{[ promptMessage ]}

Bookmark it

{[ promptMessage ]}

Chapter Fourteen Notes II

Chapter Fourteen Notes II -

Info icon This preview shows pages 1–2. Sign up to view the full content.

View Full Document Right Arrow Icon
Chapter Fourteen Notes  Ions in Aqueous Solutions and Colligative Properties Behavior of ionic solutions Ionic and molecular compounds behave differently when dissolved in water Dissociation - Ions separate from one another when dissolved in water Dissociation is indicated by equations balanced by charge and atoms In 100% dissociation, a solution of 1 mol of NaOH dissociates to 1mol Na +  and 1 mol OH + Solubility and equations Compounds of low solubility are considered insoluble Dissociation equations cannot be written for insoluble compounds In a double-replacement reaction, reactants are both soluble Usually one product is insoluble To see if a d-r reaction occurs, look at possible precipitates Determine if one precipitate is insoluble  If so, then the reaction will take place Reactions of ions are represented by net ionic equation Used instead of formula equations NIE includes compounds and ions that undergo a chemical change in aqueous solution Soluble ions compounds are shown as dissociated ions Precipitates are shown as solids Spectator ions- ions that do not take part or change in the reaction These ions are eliminated in a net ionic equation When comparing concentration, different substances are not comparable When one mole of a non-electrolyte dissolves in a solvent, one mole of solute particles are  present When one mole of an electrolyte dissolves because it ionizes, there will be more than one mole  of ions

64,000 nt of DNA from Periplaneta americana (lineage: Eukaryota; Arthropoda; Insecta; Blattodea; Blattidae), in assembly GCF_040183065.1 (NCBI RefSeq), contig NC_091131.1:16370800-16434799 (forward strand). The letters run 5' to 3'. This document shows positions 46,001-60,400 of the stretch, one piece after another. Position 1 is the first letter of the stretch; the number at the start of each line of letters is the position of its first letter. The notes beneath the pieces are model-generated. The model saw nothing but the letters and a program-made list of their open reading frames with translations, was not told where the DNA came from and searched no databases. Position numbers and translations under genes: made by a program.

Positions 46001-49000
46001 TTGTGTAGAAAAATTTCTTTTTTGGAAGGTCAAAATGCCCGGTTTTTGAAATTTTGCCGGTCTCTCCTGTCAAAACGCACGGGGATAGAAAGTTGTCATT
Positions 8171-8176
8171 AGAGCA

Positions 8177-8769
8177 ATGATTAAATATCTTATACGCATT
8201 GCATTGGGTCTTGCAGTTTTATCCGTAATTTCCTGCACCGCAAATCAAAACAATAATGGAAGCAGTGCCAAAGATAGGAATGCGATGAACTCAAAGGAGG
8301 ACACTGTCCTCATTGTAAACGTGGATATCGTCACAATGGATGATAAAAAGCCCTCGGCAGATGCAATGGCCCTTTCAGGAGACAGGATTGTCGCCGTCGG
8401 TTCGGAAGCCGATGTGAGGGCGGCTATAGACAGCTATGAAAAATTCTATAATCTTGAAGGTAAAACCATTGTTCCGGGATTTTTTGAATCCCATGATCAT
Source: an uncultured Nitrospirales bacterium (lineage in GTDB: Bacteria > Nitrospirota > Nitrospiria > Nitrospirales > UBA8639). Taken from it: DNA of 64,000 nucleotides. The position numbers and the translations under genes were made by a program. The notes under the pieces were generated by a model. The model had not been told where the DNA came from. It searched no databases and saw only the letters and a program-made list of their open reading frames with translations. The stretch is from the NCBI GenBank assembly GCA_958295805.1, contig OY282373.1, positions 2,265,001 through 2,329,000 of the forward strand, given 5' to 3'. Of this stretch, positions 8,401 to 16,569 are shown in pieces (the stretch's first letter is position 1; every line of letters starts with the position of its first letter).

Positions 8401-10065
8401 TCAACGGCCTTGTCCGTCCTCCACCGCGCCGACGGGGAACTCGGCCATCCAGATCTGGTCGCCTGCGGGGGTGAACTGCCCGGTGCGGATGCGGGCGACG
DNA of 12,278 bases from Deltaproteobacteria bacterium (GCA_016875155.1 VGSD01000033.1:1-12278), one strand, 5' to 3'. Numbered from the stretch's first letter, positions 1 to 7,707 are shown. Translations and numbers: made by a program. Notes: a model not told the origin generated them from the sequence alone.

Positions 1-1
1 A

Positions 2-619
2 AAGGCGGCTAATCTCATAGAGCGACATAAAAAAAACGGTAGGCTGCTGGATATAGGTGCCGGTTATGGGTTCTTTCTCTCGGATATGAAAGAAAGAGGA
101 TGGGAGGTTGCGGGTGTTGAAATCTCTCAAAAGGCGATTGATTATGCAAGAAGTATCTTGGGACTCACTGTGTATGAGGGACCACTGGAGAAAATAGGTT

Image of page 1

Info icon This preview has intentionally blurred sections. Sign up to view the full version.

View Full Document Right Arrow Icon
Image of page 2
This is the end of the preview. Sign up to access the rest of the document.

{[ snackBarMessage ]}

What students are saying

  • Left Quote Icon

    As a current student on this bumpy collegiate pathway, I stumbled upon Course Hero, where I can find study resources for nearly all my courses, get online help from tutors 24/7, and even share my old projects, papers, and lecture notes with other students.

    Student Picture

    Kiran Temple University Fox School of Business ‘17, Course Hero Intern

  • Left Quote Icon

    I cannot even describe how much Course Hero helped me this summer. It’s truly become something I can always rely on and help me. In the end, I was not only able to survive summer classes, but I was able to thrive thanks to Course Hero.

    Student Picture

    Dana University of Pennsylvania ‘17, Course Hero Intern

  • Left Quote Icon

    The ability to access any university’s resources through Course Hero proved invaluable in my case. I was behind on Tulane coursework and actually used UCLA’s materials to help me move forward and get everything together on time.

    Student Picture

    Jill Tulane University ‘16, Course Hero Intern